I was an avid listener of NPR when I was in college…and although I continue to listen to it from time to time, I am increasingly a more avid listener of 96.9 WTKK. Of the 5 primary hosts on the show, 3 are Brown supporters while 2 are Coakley supporters. Martha Coakley and Deval Patrick are on this channel regularly… so if you don’t call that “Fair and Balanced”, I don’t know what is. I do my best to listen to all sides, and feel that CNN, MSNBC and other ‘media outlets’ fail to do what WTKK and FOX do: represent all sides of the political spectrum. Just a question, how many Brown supporters can you find amongst your NPR hosts? …Yeah, I thought so.

  • Robin

    Hi Tricia,

    Since you addressed me I’d love to respond…
    the sound we played in our montage was from several stations here in Boston, and with all due respect I think it’s a fair statement that they’ve devoted the bulk of their host air time in support of
    one candidate, which, as we explained in our piece,
    is their right! There is NO regulation against it.

    That was the purpose of the segment, to answer the question, can they do that. They can.

    And they can do it within shows. It’s their right! I know one host was upset at our segment, but as I emailed him, I thought he’d be happy anyone was giving him even partial credit!

    As to your question about NPR hosts, you may not believe it, but I wouldn’t know, we don’t ask.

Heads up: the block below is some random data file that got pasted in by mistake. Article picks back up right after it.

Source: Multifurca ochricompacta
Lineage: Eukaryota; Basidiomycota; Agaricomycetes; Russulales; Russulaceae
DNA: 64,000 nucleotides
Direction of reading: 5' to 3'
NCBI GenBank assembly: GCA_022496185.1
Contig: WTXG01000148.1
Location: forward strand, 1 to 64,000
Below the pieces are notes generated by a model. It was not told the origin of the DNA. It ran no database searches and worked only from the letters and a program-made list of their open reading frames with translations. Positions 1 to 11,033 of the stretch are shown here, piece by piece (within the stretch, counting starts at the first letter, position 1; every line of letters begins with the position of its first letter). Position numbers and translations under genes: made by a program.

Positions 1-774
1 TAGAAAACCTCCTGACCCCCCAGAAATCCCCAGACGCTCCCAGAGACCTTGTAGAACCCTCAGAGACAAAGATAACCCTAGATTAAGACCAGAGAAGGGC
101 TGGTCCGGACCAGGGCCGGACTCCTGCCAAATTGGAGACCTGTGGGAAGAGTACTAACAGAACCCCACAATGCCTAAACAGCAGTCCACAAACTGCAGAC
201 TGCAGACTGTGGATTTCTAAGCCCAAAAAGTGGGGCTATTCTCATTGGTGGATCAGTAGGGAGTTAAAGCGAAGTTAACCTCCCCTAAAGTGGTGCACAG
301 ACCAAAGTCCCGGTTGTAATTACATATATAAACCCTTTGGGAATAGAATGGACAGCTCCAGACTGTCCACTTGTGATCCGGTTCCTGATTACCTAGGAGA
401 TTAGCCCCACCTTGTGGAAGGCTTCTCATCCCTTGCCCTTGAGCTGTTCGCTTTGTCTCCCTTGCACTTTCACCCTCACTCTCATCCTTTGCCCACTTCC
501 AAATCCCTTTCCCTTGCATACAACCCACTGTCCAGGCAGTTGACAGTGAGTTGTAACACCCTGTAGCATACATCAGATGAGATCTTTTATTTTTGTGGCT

I’m just sayin.

    All best, and thank you, sincerely, for your thoughts.

  • Kevin Campbell

    Fox “represents all sides of the political spectrum”? In what universe is that? It’s comments like these that remind me how far to the right this country has slid. The creeping, corporate echo-chamber of right-wing talk radio has served it’s purpose over the last 30 years I suppose. I guess I really knew it had blossomed when they were able to paint Bill Clinton, a barely Democratic centrist, as someone apparently left of Noam Chomsky or something. They do the same thing now with Obama and these lemmings eat it up. The guy is surrounded by financial industry hacks, is a total Friedman supply side economics disciple, and supports a health care reform plan that is a blatant giveaway to to the health care and pharmaceutical industries and he’s accused of being a socialist!

  • http:www.wbur.org Lucien C

    do you receive the comment?
    last past fifty the hour, SDH

  • Beverly

    I dug into your achives for yesterday’s feature wondering what the heck you could have said that stirred up such Severin venom (wait, doesn’t the word severin mean venom?). What I heard was a fair and balanced story.

  • Tedd

    Hi Robin,
    I’m confused by Nancy Oteri’s mysterious criticism of the station – as I’m sure a lot of people are. Is she blaming WBUR for the coverage of Sept 11, 2001 (or does she think WBUR was responsible for 911. —- Tricia Monasterio, the other critic of the station states that Fox “represent all sides of the political spectrum. The only thing more suspect than Fox’s “Fair and Balanced” tagline is Scott Brown claiming to be an independant when he voted with Republicans 96% of the time. Never mind that Brown denies climate change is man made and doesn’t support emergency rooms having to provide contraception to victims of rape. What a country we live in. God bless us all.

Robin and Jeremy

Robin Young and Jeremy Hobson host Here & Now, a live two-hour production of NPR and WBUR Boston.

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‘Enormous’ Growth Of Ocean Garbage Patch

The oceanographer who discovered the floating island of trash in 1997 says he's shocked by how much it's grown.